Article Text

Download PDFPDF

Fluconazole reduced the rate of recurrence of vulvovaginal candidiasis
  1. Gene Harkless, RN, DNSc, ANRP
  1. University of New Hampshire
    Durham, New Hampshire, USA

Statistics from

Request Permissions

If you wish to reuse any or all of this article please use the link below which will take you to the Copyright Clearance Center’s RightsLink service. You will be able to get a quick price and instant permission to reuse the content in many different ways.

OpenUrlCrossRefPubMedWeb of Science

Q What is the efficacy of fluconazole for recurrent vulvovaginal candidiasis (VC)?


Embedded ImageDesign:

randomised placebo controlled trial.

Embedded ImageAllocation:


Embedded ImageBlinding:

blinded (patients and healthcare providers).

Embedded ImageFollow up period:

12 months.

Embedded ImageSetting:

multiple centres in the US.

Embedded ImagePatients:

387 women ⩾18 years of age (mean age 34 y, 67% white) who had active, acute candida vaginitis (severity score ⩾3), a positive result on microscopic examination of vaginal secretions, ⩾4 episodes of candida vaginitis in the previous 12 months, and were clinically cured (severity score <3) at 14 days after receiving 3 sequential doses of fluconazole, 150 mg, at 72 hour intervals. Exclusion criteria: lack of confirmation of microscopic findings by culture, pregnancy, mixed infections or known seropositivity for HIV, or use of antifungal agents in the previous 4 weeks.

Embedded ImageIntervention:

a single oral dose of fluconazole, 150 mg (n = 170),* or an oral placebo tablet taken weekly for 6 months (n = 173).*

Embedded ImageOutcomes:

clinical recurrence of VC (severity score ⩾3 plus vaginal cultures positive for yeast) at the end of the 6 month treatment period and at 12 months, and time to clinical and mycologic recurrence of VC.

Embedded ImagePatient follow up:

373 of 387 women (96%) were included in the modified intention to treat (ITT) analysis. Efficacy analyses were based on data from 283 women (73%) for clinical recurrence at 6 months and 263 women (68%) for clinical recurrence at 1 year.


Efficacy analyses showed that women in the fluconazole group had lower rates of clinical recurrence of VC at 6 months {9% v 64%, p<0.001, based on 283 women}* and at 12 months {57% v 73%, p<0.001, based on 263 women}* than those in the placebo group. The authors reported similar findings for the modified ITT analysis (no data were reported in article). Median time to clinical recurrence was 10.2 months in the fluconazole group and 4.0 months in the placebo group (p<0.001; Kaplan Meier analysis). Median time to mycologic recurrence was 8.4 months in the fluconazole group and 1.9 months in the placebo group (p<0.001; Kaplan Meier analysis).


In women with recurrent vulvovaginal candidiasis (VC), fluconazole reduced the rate of recurrence of VC and increased time to clinical and myocologic recurrence.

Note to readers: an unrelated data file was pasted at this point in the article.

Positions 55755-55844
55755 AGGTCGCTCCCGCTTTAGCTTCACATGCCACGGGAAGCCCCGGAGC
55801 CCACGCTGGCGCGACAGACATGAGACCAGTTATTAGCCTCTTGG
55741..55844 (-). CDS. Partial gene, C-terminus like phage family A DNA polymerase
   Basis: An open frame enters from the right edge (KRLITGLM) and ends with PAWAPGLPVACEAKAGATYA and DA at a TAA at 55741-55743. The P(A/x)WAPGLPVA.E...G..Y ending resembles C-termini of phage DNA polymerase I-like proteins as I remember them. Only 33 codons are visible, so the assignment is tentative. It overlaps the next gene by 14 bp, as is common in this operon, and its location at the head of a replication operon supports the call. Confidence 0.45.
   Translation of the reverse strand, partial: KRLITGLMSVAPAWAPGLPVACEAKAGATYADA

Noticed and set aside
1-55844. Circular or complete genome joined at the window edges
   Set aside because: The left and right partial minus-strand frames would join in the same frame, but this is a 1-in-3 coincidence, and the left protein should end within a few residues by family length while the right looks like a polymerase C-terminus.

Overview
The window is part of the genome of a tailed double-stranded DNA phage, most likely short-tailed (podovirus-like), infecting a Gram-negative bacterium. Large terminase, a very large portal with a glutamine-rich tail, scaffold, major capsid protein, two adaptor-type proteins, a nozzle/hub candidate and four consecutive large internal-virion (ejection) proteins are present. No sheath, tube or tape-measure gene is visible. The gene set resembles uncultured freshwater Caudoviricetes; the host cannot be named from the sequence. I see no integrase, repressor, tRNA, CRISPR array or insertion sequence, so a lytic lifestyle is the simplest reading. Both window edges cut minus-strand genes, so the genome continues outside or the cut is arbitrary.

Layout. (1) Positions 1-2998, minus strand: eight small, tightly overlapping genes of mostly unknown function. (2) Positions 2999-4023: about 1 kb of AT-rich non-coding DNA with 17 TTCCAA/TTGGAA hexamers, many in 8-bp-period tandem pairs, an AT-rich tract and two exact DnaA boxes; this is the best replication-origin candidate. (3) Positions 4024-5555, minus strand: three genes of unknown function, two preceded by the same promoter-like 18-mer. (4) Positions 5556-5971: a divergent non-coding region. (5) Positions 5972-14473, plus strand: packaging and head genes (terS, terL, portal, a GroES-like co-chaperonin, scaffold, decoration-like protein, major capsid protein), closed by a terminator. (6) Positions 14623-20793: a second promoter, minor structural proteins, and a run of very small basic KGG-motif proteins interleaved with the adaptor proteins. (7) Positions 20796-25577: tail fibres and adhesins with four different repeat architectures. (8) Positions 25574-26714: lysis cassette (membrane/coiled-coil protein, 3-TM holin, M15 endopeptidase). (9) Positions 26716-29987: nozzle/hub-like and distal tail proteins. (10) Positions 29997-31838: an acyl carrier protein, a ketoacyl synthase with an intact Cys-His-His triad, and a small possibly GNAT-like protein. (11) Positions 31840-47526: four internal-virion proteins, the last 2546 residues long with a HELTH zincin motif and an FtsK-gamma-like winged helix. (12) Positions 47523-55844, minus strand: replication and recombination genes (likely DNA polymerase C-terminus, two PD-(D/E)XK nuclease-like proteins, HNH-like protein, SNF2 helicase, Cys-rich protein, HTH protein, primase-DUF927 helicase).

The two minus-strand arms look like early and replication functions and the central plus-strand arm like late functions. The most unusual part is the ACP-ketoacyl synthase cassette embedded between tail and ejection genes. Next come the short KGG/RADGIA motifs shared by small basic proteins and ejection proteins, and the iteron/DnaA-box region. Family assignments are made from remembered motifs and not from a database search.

More than half of women in the US will experience ⩾1 episode of VC by the time they reach the age of 25 years, and about 5% of these women (nearly 1.3 million) will have recurrences throughout adulthood.1 Sobel et al investigated how to reduce recurrences in these women. To diagnose VC, women had to have symptom severity scores ⩾3 (0  =  absent or normal; 3  =  severe) for 3 symptoms (pruritus, irritation, and burning) and 3 signs (erythema, oedema, and excoriation or fissures) as well as a positive fungal culture. Hence, a spectrum of women with mild to severe VC symptoms and signs may have been enrolled in the study. The authors refer to “clinical cure” of VC, which is perhaps more accurately referred to as “effective suppression” of symptoms and signs. It is unclear which specific symptoms and signs were present in women categorised as having “effective suppression” or “recurrence.” Also, clinicians should note that other variables commonly believed to predict VC, such as history of antibiotic and oral contraceptive use, were not associated with clinical response.

Even with this low threshold for clinical diagnosis of VC, weekly fluconazole resulted in recurrence rates of 4% (6 of 166 women) at 1 month and 9% (13 of 141 women) at 6 months. The 1 month post-treatment recurrence rate is far better than previous reports of 20% for both the usual 1 time oral dose and intravaginal medication.2 Better yet, this low recurrence rate was accompanied by a reassuring side effect and safety profile that persisted throughout the 12 month study. Overall, the clinical outcomes of this study are impressive and translate into a safe and convenient treatment for women with recurrent VC. Ease of access to fluconazole and cost were not addressed in this study. However, fluconazole is now available over the counter in the UK. In the US, where it remains a prescription drug, four 150 mg tablets can be purchased for about US$25 (, accessed 3 February 2005).



  • * Data on allocation status only available for 343 women included in the efficacy analysis.

  • * Calculated from data in original article.

  • For correspondence: Dr J D Sobel, Division of Infectious Diseases, Wayne State University School of Medicine, Detroit, MI, USA.

  • Source of funding: Pfizer Pharmaceutical.